Life Collage

LIFE COLLAGE

“We are all heartbroken by the confirmation of our beloved Peter’s death. He died where he lived: in nature.” The statement, issued by the family of the life-long naturalist, photographer, bon viveur, and so much more, Peter Beard, put a closure on the 18 day search for him, after his body was found in the woods in April 2020, near his East Hampton home. He was 82 and he had lived to the max.

Artist, diarist, collector, and writer Peter Beard fashioned his life into a work of art; the illustrated diaries he kept from a young age evolved into a serious career as an artist and earned him a central position in the international art world. His art resumed in an eccentric combination of photography, collage and scrap booking that collided in the worlds of fashion, fine art, and animal conservation. Born into wealth but with a mind of his own, he collaborated with Francis Bacon and Salvador Dalí, he made diaries with Andy Warhol, worked on books with scientists like Dr. Norman Borlaug, Dr. Richard Laws, and Alistair Graham, and toured with the Rolling Stones in 1972, together with Truman Capote who had been hired to follow the band for Rolling Stone Magazine.

His adventurous spirit led him to shoot ground-breaking work that was published in Vogue Magazine, the magazine who adored him. The beautiful women of fashion were the magnet that drew him in, having made a name for himself as an infamous playboy. He took Veruschka with him to Africa, married the star model Cheryl Tiegs, and brought back to the U.S.A. many African beauties. One of his best-known photographs features model Maureen Gallagher, standing naked to feed a giraffe in the African bush. “I went there for three weeks and stayed there for three months. I cancelled all my bookings. I was 22, and I was in love.’ Gallagher stayed in love with him for the 16 years their affair lasted.

After spending time in Kenya and striking up a friendship with the author Isak Dinesen (Karen Blixen) in the early 1960s, Beard bought 50 acres next to her farm with the stipulation that he would film and write about the land and its flora and fauna. He called it Hog Ranch’ and he used the wild giraffes, elephants, crocodiles and lions of the land as props for his glorious frames. He witnessed the dawn of Kenya’s population explosion, which challenged finite resources and stressed animal populations—including the starving elephants of Tsavo dying by the tens of thousands in a wasteland of eaten trees. So, as a true artist, he documented what he saw—with diaries, photographs, and collages. He went against the wind in publishing unique and sometimes shocking books of these works, including The End of the Game. The corpses were laid bare; the facts carefully recorded, sometimes in type and often by hand. Beard uses his photographs as a canvas onto which he superimposes multi-layered contact sheets, ephemera, found objects, newspaper clippings that are elaborately embellished with meticulous handwriting, old-master inspired drawings, and often swaths of animal blood used as paint. In 2006, TASCHEN first published the book that has come to define his oeuvre, signed by the artist and published in two volumes. It sold out instantly and became a highly sought-after collector’s item. In the decade since, the monograph has been revived in two smaller versions; but sometimes, bigger is better. As a tribute to the artist, TASCHEN is now publishing the book in one large-format volume. A treasure for true fans.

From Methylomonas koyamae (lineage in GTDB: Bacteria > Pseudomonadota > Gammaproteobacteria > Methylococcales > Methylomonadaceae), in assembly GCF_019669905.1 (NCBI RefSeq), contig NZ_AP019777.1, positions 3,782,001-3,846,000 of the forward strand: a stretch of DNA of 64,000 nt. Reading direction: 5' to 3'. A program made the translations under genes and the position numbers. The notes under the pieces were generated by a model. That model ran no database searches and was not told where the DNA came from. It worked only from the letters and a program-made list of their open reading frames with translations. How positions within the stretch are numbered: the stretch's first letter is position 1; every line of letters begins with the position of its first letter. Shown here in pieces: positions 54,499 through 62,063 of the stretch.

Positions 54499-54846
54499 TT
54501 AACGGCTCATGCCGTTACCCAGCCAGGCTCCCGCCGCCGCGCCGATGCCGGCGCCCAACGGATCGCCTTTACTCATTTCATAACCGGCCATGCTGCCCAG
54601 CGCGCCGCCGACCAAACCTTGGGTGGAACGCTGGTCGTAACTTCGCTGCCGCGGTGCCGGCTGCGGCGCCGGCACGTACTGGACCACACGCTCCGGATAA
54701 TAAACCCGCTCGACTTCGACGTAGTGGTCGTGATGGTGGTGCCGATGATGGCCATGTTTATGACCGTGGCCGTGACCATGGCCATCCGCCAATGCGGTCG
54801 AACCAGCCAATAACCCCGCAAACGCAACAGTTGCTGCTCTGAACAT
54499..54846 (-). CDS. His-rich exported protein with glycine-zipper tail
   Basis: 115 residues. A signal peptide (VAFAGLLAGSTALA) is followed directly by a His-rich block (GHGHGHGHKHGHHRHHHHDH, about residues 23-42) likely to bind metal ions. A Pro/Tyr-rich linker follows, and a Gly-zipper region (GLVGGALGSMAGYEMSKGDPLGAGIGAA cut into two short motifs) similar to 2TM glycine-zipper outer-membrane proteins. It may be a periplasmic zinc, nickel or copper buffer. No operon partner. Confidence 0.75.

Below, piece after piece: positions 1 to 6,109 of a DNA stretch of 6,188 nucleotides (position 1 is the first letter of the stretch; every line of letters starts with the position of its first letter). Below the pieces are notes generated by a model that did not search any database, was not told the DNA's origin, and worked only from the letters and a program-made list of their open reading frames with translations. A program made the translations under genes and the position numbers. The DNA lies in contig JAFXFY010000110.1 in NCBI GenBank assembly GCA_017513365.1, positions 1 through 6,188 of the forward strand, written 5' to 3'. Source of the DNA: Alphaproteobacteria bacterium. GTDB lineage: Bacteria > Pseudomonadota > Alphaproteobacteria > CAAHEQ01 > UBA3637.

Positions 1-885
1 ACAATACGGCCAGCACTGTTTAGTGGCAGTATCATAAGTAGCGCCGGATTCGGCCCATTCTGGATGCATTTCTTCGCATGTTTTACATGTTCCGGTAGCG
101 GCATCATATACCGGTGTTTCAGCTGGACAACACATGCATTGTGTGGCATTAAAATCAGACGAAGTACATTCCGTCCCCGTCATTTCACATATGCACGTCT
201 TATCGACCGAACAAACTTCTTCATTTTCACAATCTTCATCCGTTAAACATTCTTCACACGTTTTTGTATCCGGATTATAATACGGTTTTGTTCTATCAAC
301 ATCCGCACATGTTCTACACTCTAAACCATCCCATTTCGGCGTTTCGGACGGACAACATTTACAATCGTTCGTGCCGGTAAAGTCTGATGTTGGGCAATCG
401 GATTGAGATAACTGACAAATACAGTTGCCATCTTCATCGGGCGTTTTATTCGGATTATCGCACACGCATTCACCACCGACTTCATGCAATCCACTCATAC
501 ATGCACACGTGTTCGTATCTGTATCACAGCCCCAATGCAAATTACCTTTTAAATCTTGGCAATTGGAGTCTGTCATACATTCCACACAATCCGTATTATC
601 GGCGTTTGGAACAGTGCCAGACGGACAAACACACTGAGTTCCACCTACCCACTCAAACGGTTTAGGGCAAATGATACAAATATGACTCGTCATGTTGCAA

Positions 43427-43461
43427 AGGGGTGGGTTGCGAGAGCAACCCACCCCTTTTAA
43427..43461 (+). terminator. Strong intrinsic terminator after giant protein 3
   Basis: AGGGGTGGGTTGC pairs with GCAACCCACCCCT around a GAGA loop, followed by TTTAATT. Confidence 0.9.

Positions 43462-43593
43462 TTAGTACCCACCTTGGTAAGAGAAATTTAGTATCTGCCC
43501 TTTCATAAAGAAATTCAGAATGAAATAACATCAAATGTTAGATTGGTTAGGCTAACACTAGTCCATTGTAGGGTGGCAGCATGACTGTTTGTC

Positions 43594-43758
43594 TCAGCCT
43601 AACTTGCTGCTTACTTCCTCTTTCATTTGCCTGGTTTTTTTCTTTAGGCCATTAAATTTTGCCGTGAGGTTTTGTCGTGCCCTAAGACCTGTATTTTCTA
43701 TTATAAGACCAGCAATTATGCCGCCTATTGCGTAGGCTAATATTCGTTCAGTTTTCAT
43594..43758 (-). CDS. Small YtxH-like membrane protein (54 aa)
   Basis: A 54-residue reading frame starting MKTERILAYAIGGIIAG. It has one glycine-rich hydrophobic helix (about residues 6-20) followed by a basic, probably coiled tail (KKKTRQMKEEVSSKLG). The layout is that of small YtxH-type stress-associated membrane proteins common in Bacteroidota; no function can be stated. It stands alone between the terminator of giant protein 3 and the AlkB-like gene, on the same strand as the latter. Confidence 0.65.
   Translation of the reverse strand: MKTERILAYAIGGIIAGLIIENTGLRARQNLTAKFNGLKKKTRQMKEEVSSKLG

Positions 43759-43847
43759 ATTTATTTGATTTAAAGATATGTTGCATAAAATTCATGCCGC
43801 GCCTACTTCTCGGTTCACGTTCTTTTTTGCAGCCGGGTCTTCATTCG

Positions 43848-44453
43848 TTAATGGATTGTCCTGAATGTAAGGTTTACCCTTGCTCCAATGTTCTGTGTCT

www.taschen.com

LIFE COLLAGE

“We are all heartbroken by the confirmation of our beloved Peter’s death. He died where he lived: in nature.” The statement, issued by the family of the life-long naturalist, photographer, bon viveur, and so much more, Peter Beard, put a closure on the 18 day search for him, after his body was found in the woods in April 2020, near his East Hampton home. He was 82 and he had lived to the max.

Artist, diarist, collector, and writer Peter Beard fashioned his life into a work of art; the illustrated diaries he kept from a young age evolved into a serious career as an artist and earned him a central position in the international art world. His art resumed in an eccentric combination of photography, collage and scrap booking that collided in the worlds of fashion, fine art, and animal conservation. Born into wealth but with a mind of his own, he collaborated with Francis Bacon and Salvador Dalí, he made diaries with Andy Warhol, worked on books with scientists like Dr. Norman Borlaug, Dr. Richard Laws, and Alistair Graham, and toured with the Rolling Stones in 1972, together with Truman Capote who had been hired to follow the band for Rolling Stone Magazine.

His adventurous spirit led him to shoot ground-breaking work that was published in Vogue Magazine, the magazine who adored him. The beautiful women of fashion were the magnet that drew him in, having made a name for himself as an infamous playboy. He took Veruschka with him to Africa, married the star model Cheryl Tiegs, and brought back to the U.S.A. many African beauties. One of his best-known photographs features model Maureen Gallagher, standing naked to feed a giraffe in the African bush. “I went there for three weeks and stayed there for three months. I cancelled all my bookings. I was 22, and I was in love.’ Gallagher stayed in love with him for the 16 years their affair lasted.